On cross-examination Officer Givens stated that he did not arrest defendant for the offense of hitchhiking. Defense counsel then asked the officer if he had any special training in the field of narcotics. An objection by the prosecution to this line of questioning on the ground that "the officer has testified as a layman, not as an expert," was sustained by the court.

[2] The prosecution had the burden of showing proper justification for the warrantless arrest and search. (People v. Haven, 59 Cal. 2d 713, 717 [31 Cal. Rptr. 47, 381 P.2d 927].) In the instant case the prosecution sought to show that the arresting officer had probable cause to arrest defendant because he was then under the influence of narcotics; that the search of his person was reasonable as an incident to this arrest.

[3] To establish reasonable or probable cause for the arrest it was necessary to show that a man of ordinary care and prudence, knowing what this officer knew, would be led to believe or entertain a strong suspicion of the guilt of the accused. (People v. Steffano, 177 Cal. App. 2d 414, 417 [2 Cal. Rptr. 176].) [4] Whether such cause was present must be judged only by the facts and circumstances presented to the officer at the time he was required to act. (People v. Hollins, [236 Cal. App. 2d 738] 173 Cal. App. 2d 88, 92 [343 P.2d 174].) [5] No citation of authority is necessary for the proposition that the search cannot be justified by what it revealed.

[1b] The evidence that the officer observed defendant's eyes to be considerably more dilated than those of his partner officer and that there was no smell of alcohol on defendant's breath, without more, was not sufficient to support a reasonable belief that defendant was under the influence of narcotics. Patently lacking here is any showing that the officer was specially trained or had experience in detecting narcotics offenders. The endeavor by defense counsel to test the officer's qualifications in this area was halted by the prosecution when it stated that the officer "testified as a layman, not as an expert."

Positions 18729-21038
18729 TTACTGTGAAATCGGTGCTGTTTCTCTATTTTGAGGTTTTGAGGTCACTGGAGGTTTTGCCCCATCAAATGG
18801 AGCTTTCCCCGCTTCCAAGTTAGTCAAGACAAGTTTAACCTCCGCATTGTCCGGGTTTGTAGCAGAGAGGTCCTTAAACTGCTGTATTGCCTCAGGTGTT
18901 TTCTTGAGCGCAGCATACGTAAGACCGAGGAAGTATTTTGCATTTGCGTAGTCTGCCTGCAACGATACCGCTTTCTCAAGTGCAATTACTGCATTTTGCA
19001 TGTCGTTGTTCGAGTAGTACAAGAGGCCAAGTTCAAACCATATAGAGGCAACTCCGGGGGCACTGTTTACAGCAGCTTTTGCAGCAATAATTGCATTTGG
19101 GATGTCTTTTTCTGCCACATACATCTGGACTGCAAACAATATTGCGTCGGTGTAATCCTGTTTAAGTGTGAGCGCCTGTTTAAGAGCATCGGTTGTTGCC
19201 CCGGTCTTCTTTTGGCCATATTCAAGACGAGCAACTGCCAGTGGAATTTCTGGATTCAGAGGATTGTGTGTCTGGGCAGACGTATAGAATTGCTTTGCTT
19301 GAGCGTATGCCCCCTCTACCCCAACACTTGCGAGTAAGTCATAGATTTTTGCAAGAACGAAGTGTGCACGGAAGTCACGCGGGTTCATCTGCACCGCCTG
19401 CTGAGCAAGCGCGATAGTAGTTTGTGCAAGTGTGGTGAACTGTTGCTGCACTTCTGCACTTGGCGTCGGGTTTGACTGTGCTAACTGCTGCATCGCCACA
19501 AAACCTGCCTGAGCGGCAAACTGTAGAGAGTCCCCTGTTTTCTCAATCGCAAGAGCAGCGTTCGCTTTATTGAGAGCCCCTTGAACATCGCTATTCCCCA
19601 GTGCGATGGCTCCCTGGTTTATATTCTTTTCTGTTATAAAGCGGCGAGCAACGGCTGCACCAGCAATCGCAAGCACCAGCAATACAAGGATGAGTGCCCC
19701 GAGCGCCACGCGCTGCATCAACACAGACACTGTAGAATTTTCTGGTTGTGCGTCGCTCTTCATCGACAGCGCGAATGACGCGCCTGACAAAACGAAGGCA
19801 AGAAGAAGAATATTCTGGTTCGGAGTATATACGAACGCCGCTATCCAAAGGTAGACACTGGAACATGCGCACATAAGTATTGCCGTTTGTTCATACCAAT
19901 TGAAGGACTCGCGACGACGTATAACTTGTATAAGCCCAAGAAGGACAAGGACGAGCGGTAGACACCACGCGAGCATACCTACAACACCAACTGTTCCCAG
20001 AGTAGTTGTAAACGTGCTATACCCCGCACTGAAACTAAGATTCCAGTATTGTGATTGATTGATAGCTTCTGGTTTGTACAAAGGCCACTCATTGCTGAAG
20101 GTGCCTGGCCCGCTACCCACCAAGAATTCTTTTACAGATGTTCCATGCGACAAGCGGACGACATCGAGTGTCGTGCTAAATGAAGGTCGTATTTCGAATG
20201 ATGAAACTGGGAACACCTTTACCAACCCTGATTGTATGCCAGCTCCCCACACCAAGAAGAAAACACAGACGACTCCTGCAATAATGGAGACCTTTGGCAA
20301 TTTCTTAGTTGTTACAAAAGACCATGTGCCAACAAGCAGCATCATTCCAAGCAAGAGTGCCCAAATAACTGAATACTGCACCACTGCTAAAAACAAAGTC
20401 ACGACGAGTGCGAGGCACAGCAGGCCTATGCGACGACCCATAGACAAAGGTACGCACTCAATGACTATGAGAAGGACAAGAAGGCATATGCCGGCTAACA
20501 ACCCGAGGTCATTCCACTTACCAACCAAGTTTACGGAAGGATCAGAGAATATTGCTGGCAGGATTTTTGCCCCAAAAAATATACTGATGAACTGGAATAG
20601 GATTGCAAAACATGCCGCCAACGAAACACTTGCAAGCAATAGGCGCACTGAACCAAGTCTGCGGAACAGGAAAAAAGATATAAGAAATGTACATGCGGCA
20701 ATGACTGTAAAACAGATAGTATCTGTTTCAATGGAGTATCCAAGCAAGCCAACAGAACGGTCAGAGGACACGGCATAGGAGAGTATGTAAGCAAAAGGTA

The Attorney General cites two cases, People v. Newberry, 204 Cal. App. 2d 4, 6 [22 Cal. Rptr. 23], and People v. Alcala, 169 Cal. App. 2d 468, 470 [337 P.2d 558], which held similar observations to be factors in establishing probable cause to believe that a suspect is either under the influence of a narcotic, or is in possession of a narcotic. But, neither of these cases nor any other case which we have found, has stated that an arrest or search may be justified solely on the basis of observations such as were here present.

Defendant made a number of statements to the police after his arrest. However, because we hold that the conviction was based on evidence secured by an illegal search and seizure, thus necessitating the reversal of the judgment, we need not decide the question of the possible application of the rule of People v. Dorado, 62 Cal. 2d 338 [42 Cal. Rptr. 169, 398 P.2d 361].

The judgment of conviction is reversed.

Files, P. J., and Kingsley, J., concurred.